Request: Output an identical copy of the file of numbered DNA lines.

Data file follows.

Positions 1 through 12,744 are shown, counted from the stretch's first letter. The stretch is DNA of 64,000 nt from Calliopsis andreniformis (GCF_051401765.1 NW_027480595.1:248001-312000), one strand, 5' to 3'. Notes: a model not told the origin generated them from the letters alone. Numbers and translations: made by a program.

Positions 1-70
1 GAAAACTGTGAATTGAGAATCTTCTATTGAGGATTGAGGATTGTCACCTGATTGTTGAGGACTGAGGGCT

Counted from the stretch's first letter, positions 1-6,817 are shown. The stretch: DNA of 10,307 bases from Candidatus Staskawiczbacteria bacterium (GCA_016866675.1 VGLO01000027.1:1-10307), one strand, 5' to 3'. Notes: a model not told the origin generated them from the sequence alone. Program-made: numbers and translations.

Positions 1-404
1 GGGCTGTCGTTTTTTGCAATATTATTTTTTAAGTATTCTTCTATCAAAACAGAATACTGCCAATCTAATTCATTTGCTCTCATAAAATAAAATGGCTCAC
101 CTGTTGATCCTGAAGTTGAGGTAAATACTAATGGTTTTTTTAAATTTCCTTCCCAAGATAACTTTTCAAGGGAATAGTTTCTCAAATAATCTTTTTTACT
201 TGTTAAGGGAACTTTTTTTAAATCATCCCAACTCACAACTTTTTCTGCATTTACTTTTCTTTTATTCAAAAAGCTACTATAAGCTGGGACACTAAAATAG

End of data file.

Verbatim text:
Positions 1 through 12,744 are shown, counted from the stretch's first letter. The stretch is DNA of 64,000 nt from Calliopsis andreniformis (GCF_051401765.1 NW_027480595.1:248001-312000), one strand, 5' to 3'. Notes: a model not told the origin generated them from the letters alone. Numbers and translations: made by a program.

Positions 1-70
1 GAAAACTGTGAATTGAGAATCTTCTATTGAGGATTGAGGATTGTCACCTGATTGTTGAGGACTGAGGGCT

Counted from the stretch's first letter, positions 1-6,817 are shown. The stretch: DNA of 10,307 bases from Candidatus Staskawiczbacteria bacterium (GCA_016866675.1 VGLO01000027.1:1-10307), one strand, 5' to 3'. Notes: a model not told the origin generated them from the sequence alone. Program-made: numbers and translations.

Positions 1-404
1 GGGCTGTCGTTTTTTGCAATATTATTTTTTAAGTATTCTTCTATCAAAACAGAATACTGCCAATCTAATTCATTTGCTCTCATAAAATAAAATGGCTCAC
101 CTGTTGATCCTGAAGTTGAGGTAAATACTAATGGTTTTTTTAAATTTCCTTCCCAAGATAACTTTTCAAGGGAATAGTTTCTCAAATAATCTTTTTTACT
201 TGTTAAGGGAACTTTTTTTAAATCATCCCAACTCACAACTTTTTCTGCATTTACTTTTCTTTTATTCAAAAAGCTACTATAAGCTGGGACACTAAAATAG